Market gardens in mid-winter.

There are only ripe guavas and citrus this time of year, but we had a great plum, peach, feijoa and apple harvest earlier this year.

An orchard in mid-winter.

The valley is looking great, with about 2,000 trees planted on the slopes and along the stream, along with the avocado orchard.

Plantings in the valley.

At the moment we’re busy with the goats kidding and starting the milking season.

Alfie with her twins

Looking forward to more luck tomorrow.

Peace, Estwing

Home & Garden PDC Internship

This is a unique opportunity to dive into the core aspects of a permaculture lifestyle: a roof over your head and kai in your belly!

While covering the usual PDC curriculum, this hands-on and farm-based PDC will focus on building a sleep out and managing an organic vegetable garden. These practical skills are invaluable for anyone considering a resilient and sustainable lifestyle; anyone thinking about a “Tiny Home”; anyone seeking experience in growing food and caring for animals.

Other topics include: composting toilets, grey water, retrofit double-glazing, etc.

Start Date: 14th September

Duration: 8 weeks

Cost: $700

Contact: theecoschool@gmail.com

Our Farm is a Dump

A ‘secret admirer’ has commenced trolling us, our organisation and our farm. Like most Trolls, simple facts and accuracy don’t seem to matter. (For some people they never have and never will.) One favourite attack line they use over and over is the farm is a dump and unsafe for children.

On second thought, they might be right.

For example, here is where we dump lots and lots of food scraps, manure and saw dust.

We dump the resulting compost in garden beds to grow healthy kai, such as garlic, which is very dangerous to the local vampire population.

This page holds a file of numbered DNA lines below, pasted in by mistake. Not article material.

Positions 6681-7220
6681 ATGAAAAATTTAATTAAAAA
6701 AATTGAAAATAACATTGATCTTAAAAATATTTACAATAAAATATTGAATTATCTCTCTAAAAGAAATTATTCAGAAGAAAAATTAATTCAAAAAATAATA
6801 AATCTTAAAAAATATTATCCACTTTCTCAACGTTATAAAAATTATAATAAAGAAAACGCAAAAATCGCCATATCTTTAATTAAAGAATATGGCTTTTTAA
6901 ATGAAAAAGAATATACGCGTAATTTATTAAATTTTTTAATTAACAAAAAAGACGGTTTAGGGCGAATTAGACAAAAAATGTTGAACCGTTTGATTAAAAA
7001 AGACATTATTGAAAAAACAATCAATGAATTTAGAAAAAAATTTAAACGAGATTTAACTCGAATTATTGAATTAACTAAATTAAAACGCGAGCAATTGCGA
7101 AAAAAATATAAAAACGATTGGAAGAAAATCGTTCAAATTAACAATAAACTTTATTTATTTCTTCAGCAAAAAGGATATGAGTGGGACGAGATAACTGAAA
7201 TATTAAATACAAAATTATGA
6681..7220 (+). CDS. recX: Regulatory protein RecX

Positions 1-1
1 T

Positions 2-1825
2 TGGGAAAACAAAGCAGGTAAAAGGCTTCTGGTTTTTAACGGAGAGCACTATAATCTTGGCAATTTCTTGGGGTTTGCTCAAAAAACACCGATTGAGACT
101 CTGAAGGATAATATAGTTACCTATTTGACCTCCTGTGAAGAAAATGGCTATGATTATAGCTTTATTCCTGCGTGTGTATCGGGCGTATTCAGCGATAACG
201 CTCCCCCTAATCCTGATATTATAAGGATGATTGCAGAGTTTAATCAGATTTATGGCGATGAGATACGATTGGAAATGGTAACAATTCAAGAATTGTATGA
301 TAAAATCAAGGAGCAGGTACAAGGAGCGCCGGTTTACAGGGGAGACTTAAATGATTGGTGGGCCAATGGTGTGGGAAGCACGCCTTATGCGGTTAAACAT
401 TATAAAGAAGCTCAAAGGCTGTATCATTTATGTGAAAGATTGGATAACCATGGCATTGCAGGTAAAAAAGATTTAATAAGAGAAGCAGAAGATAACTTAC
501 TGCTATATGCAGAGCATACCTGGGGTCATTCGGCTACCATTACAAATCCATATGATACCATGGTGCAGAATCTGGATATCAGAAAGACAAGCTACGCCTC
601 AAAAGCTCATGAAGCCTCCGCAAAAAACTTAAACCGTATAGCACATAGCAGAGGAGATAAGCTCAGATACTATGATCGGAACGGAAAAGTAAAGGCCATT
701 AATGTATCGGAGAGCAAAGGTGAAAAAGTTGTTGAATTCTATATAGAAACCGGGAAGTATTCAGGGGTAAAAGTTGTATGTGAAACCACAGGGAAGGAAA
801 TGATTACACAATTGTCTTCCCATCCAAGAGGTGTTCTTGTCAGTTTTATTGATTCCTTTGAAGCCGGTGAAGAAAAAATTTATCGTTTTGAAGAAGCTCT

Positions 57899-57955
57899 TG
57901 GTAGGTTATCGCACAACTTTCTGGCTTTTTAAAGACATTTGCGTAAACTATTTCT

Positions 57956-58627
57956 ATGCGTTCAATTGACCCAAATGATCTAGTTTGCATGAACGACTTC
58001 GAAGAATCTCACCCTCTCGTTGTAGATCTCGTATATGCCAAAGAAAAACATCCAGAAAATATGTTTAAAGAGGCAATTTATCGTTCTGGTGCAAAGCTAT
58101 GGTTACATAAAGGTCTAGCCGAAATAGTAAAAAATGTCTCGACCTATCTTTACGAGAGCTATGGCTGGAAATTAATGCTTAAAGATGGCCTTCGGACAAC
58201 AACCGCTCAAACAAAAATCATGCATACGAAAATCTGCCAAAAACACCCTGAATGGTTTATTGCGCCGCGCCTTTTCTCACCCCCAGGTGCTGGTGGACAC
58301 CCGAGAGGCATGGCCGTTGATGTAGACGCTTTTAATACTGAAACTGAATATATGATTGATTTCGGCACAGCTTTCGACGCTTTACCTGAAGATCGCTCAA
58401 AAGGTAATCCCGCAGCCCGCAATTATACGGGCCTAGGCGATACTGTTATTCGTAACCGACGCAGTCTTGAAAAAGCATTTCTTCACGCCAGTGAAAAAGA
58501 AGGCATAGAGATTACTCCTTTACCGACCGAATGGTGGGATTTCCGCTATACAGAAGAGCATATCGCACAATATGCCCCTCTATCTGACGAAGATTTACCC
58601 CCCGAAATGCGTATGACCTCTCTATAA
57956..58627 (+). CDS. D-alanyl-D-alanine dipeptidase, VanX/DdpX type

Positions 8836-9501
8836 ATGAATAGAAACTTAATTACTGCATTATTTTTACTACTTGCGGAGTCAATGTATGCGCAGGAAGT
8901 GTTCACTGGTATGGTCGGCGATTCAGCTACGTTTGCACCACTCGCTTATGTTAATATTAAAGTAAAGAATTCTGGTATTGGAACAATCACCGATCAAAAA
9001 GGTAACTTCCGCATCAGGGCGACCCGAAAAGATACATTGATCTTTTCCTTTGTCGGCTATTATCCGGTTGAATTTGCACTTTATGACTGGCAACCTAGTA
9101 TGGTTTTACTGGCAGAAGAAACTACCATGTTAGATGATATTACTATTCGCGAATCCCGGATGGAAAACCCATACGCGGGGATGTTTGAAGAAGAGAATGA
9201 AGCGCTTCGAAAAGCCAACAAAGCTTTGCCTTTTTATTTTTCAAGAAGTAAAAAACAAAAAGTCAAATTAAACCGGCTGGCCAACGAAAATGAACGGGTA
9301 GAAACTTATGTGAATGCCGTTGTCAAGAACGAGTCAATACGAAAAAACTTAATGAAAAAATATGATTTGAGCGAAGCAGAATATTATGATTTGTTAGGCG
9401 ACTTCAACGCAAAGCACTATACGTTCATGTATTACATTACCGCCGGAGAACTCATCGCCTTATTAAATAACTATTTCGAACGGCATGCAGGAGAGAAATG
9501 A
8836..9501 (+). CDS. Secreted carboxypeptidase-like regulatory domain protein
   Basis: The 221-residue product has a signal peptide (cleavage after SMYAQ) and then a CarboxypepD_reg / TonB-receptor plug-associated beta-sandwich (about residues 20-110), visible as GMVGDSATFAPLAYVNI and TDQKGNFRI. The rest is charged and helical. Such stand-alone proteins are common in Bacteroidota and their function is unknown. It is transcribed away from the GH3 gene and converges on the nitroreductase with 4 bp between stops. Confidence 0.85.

After harvesting the garlic we dump it in a shed to dry.

In fact there are dangerous piles of kai all over our farm.

Here is where we dump our fire wood before dumping the dangerous CO2 emissions into the pristine atmosphere.

Branches and sticks too small for firewood get dumped in piles and covered with earth to build Hugel Mounds, on top of which we dump fruit trees such as peaches, apples, pomegranate, oranges, grape fruit, lemons tangelos, mandarines, feijoas and persimmons.

Note this fresh, organic, healthy kai is very dangerous to children.

More dangerous kai dumped on the farm.

Here is where our rat bag children dump their bikes. Obvious tripping hazard!

For the last six years we have dumped thousands of trees all over our farm.

We usually dump the trees on slip-prone hillsides and eroding stream banks.

Here is another big dump of trees we tend to call our nursery.

Warning: Avocados!

Oh, you should see our sheds! Talk about a dump!

With most of the materials we divert from landfill we build useful items such as milking stands, solar dehydrators, chicken tractors and other animal shelters.

Low budget milking stand
Solar dehydrator
Chook tractor

Some people don’t believe in providing their goats and pigs with shelters but we do.

Made from scraps, the outdoor kitchen is also a complete dump that emits harmful fumes.

In fact our farm is such a dump that it was recently featured in a popular national magazine.

Definitely a DUMP!

Peace, Estwing